Hilary Onek, the outgoing Internal Affairs minister has extended the Amnesty act for two more years. The Amnesty Act expired on May 24th 2013. In a document seen by URN, Onek invoked Statutory Instrument number 35 of 2012 and gave the Amnesty Act Statutory Instrument 2013 a lease of life up to the 25th day of May, 2015. This now means that part two of the Act that provides blanket amnesty to all former rebels who surrender to government continues in force.
Simon Mulongo, the Bubulo East MP and Member of Parliament’s Defense committee says there was no need for the instrument to elapse the in the first place but for the Minister to provide guidelines on the way forward. He notes that there are 500 former rebels who are facing uncertainty and insecurity ever since they denounced rebellion. Mulongo argues that the extension is the most costs effective way of ending rebellion especially for those who were not sure of their fate once they denounce rebellions.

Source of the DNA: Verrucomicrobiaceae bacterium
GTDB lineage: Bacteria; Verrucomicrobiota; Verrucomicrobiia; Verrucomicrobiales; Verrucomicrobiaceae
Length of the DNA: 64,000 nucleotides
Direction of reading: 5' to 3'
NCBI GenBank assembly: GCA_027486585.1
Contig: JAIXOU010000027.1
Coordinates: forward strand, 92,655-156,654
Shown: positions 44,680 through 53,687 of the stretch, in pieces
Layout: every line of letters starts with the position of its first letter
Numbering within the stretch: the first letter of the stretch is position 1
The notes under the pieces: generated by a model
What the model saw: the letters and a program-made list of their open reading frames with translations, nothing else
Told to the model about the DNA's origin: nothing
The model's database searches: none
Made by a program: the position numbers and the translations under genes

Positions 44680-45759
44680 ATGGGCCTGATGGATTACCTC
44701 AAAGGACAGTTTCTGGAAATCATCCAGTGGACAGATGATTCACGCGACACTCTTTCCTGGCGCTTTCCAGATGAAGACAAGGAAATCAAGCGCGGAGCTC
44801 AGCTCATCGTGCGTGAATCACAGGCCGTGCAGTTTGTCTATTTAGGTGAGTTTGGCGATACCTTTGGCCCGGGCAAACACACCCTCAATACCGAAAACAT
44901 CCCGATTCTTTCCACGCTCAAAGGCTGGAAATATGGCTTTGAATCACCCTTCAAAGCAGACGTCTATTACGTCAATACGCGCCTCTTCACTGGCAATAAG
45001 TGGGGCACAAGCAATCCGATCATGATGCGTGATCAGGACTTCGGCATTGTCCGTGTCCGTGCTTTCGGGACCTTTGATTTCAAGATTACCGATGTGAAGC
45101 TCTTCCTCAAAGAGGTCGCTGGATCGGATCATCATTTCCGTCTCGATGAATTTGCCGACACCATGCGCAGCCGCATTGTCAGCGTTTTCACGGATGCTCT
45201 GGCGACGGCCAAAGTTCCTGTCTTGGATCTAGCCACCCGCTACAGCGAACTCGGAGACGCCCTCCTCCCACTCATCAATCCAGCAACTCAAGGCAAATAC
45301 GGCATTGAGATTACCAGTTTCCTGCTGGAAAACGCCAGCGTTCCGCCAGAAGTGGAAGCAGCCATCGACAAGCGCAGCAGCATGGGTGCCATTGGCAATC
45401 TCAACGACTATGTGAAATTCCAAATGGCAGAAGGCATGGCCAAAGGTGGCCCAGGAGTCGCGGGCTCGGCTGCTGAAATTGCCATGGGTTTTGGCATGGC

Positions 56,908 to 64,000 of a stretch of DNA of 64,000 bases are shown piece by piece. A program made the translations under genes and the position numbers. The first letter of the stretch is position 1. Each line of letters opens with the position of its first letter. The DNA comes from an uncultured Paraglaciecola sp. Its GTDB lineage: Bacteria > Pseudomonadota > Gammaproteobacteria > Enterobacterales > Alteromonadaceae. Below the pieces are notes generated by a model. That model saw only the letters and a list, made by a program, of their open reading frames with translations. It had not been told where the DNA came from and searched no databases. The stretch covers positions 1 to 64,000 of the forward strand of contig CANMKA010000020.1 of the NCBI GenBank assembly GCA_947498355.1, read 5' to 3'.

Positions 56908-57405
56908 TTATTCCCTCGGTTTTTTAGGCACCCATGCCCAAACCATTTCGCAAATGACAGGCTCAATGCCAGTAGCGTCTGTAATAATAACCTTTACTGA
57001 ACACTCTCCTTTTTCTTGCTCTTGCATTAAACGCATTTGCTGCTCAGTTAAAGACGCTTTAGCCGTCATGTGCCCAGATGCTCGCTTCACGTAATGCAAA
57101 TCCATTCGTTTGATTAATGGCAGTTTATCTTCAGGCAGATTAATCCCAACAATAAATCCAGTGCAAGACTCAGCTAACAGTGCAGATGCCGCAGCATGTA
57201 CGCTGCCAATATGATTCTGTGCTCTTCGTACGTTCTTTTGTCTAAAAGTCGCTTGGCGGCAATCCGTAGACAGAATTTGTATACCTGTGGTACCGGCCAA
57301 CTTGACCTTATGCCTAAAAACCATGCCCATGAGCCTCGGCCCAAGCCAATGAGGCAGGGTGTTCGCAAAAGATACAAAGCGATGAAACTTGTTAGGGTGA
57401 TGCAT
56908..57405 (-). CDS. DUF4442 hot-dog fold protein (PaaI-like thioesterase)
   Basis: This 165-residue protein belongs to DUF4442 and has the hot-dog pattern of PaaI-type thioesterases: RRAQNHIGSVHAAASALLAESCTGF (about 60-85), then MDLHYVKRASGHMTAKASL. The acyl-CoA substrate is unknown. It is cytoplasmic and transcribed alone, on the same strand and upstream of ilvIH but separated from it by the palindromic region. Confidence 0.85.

He believes the extension is an achievement for both the government and rebels. Kaps Hassan Fungaroo, the shadow defense minister argues that government benefits more from renewing the amnesty act. Fungaroo explains that disorganizing the amnesty act by removing part two of the act was going to hurt the government more. He says any attempts to close the attractive part of the act would work in the interests of the rebel leaders because it would discourage them from defecting.
He says Uganda is still moving on a delicate road of peace, security and democracy. Fungaroo states that there are many things happening in the government domain which can encourage the use of violence to express dissatisfaction. He cites fraudulent polls, intolerance to press freedom and the rampant corruption.
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Fungaroo suggests that the Amnesty should be open as long as there is a rebellion in the country because the act works in favor of government.